Capitalise on diversity


Encourage learners to learn through sharing and building knowledge, even whee their backgrounds and aspirations are diverse.




You want to make your MOOC valuable to all your learners, but their backgrounds and aspirations are diverse. So you encourage the learners to learn through sharing and building knowledge, capitalising on their diversity.


Turn the problem of diversity into a benefit, by using the
diverse experience of MOOC learners to enrich course content.
MOOCs attract a broad range of learners. These learners differ
in their motivation (e.g. to address a specific learning need, or
to gain accreditation), expectations (e.g. that the learner will
gain access to high quality learning materials, or to exchange
ideas with other professionals) as well as prior knowledge and
experience (ranging from those who have strong theoretical
knowledge but no practical experience, to those who have
no formal knowledge but a wealth of experience). Innovative
MOOC designs capitalise on this diversity. Not every learner
needs to learn the same content, nor take the same path
through the learning material. Instead, they can choose the
learning pathway that fits their specific goals.

From a course design perspective, some learner interactions
could be scaffolded, for example by matching learners with
similar intentions. Flexible design could extend to certification,
with achievement being linked to personal goals and progress
where possible. This recommendation provides an opportunity
for learners to develop relational expertise (Tynjälä & Kallio,
2009) as they interact and negotiate with others.
CONSIDER: As course designer, you need to accommodate the
specific needs of individual participants. While some learners
may sign up to meet other learners who are just like them, others
may seek learners with complementary expertise. Designs that
accommodate different models in parallel, and that can support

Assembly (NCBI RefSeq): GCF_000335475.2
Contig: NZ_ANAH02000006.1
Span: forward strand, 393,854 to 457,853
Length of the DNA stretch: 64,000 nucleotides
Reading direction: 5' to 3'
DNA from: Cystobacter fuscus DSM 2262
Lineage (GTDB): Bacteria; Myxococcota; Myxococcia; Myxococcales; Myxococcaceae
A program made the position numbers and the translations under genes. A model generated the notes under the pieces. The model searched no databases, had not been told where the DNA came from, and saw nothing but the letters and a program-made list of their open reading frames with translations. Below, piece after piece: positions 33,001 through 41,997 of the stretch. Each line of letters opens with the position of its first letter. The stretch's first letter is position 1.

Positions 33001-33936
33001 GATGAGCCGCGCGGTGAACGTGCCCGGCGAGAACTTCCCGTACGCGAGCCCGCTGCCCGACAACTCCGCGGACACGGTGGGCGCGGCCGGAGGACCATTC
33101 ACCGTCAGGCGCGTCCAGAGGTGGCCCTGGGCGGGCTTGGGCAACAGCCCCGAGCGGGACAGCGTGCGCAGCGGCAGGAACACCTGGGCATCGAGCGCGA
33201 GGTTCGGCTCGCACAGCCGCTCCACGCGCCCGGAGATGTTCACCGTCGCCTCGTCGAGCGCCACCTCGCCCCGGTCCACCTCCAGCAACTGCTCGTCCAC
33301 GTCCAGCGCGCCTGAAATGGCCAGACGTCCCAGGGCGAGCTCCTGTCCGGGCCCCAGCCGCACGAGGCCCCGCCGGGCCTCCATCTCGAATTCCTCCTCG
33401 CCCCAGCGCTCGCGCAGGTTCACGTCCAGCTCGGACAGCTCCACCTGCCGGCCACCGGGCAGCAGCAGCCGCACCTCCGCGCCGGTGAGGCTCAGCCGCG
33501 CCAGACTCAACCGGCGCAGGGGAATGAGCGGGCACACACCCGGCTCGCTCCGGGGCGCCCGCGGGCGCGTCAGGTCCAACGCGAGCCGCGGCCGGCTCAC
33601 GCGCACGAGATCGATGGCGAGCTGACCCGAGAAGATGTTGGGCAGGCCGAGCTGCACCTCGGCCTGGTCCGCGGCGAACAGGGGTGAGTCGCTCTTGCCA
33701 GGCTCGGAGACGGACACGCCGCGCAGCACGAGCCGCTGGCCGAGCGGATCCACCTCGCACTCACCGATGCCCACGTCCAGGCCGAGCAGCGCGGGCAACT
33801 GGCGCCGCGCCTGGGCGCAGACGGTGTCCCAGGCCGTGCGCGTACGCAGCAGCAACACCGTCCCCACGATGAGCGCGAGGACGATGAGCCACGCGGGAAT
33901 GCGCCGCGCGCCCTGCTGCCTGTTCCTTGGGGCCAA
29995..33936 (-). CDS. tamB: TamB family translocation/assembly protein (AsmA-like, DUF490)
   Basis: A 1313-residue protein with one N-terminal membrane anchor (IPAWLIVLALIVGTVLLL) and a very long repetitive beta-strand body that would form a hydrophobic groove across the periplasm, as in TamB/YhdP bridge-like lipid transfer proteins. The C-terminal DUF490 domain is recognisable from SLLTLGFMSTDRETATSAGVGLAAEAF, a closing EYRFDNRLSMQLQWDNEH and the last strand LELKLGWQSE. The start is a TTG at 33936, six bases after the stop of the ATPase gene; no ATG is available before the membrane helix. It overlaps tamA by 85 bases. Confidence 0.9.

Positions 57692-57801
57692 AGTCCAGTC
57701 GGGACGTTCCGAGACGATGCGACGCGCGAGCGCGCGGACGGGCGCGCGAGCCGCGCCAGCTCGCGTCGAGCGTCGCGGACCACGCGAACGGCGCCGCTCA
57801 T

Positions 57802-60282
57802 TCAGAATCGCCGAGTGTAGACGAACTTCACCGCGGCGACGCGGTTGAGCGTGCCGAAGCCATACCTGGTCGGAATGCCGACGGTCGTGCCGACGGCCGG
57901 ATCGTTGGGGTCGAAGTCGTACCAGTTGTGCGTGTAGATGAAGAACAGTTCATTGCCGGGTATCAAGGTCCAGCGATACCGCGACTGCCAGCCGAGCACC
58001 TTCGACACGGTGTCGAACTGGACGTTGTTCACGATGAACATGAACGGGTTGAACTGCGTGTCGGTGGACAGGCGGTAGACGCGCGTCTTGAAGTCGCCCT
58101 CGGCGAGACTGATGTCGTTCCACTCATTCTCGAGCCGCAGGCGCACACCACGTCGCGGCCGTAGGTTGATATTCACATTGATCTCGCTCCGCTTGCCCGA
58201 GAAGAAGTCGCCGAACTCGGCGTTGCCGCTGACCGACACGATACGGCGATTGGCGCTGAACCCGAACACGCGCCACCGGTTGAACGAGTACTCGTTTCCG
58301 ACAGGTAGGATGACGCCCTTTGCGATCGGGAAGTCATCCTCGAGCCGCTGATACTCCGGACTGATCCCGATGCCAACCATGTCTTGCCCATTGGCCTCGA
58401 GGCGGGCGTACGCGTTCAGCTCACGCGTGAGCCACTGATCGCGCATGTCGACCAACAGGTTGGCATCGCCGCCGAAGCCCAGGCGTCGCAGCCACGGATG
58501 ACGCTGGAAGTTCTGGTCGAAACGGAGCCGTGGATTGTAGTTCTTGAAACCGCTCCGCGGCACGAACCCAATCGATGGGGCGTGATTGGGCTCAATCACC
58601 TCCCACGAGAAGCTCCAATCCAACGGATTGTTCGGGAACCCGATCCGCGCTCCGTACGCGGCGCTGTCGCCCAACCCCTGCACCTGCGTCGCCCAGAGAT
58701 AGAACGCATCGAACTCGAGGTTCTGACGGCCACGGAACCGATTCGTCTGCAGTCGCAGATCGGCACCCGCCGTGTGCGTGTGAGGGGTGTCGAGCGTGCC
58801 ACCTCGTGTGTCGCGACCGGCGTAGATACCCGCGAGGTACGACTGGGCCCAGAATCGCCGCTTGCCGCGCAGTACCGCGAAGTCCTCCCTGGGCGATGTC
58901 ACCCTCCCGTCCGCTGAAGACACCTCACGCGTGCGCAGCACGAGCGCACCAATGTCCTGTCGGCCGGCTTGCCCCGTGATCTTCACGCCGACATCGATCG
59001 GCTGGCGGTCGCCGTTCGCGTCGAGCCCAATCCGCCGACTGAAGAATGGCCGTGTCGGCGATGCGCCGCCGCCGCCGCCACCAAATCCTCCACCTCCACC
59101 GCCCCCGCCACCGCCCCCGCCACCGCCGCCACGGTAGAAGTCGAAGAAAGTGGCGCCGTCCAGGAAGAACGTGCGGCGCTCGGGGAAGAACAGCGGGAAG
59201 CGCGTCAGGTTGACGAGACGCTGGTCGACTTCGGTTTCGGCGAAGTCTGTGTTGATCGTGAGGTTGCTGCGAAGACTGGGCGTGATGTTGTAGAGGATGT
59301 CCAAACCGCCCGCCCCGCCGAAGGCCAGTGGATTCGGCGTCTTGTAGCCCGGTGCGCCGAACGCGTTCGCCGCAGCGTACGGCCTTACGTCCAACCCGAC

learners in finding the right community for them, can create
strong communities.


Tynjälä, P., & Kallio, E. (2009). Integrative pedagogy for developing vocational
and professional expertise. Paper presented at the 13th Biennial Conference for
Learning and Instruction, Amsterdam, Netherlands.



A fundamental premise of design is that problems and solutions are rarely universal. The scope of any statement needs to be qualified if it is to be meaningful. Note the material, social and intentional characteristics of the setting in which the problem is embedded. These are the things you can’t change.


The solution is the centrepiece of the pattern. In scientific terms, it is the claim that under certain conditions the described actions will have a particular effect which addresses the problem.

The solution would ideally be articulated at a level of detail which allows immediate implementation, and yet is applicable beyond the specific experiences from which it is derived.



Justify the pattern by reference to data from cases where it appears to have had a positive effect. These would primarily be derived from the design experiment at hand and supplemented by external documented cases.


Data and References

This pattern was originally published in:
Littlejohn, A. and Milligan, C. (2015). Employers are becoming aware of the potential of Massive Open Online Courses (MOOCs) as a significant form of learning for work. eLearning Papers 42. Retrived from

Author(s): Steven Warburton
Published at: 13 Aug 2015 10:52 GMT
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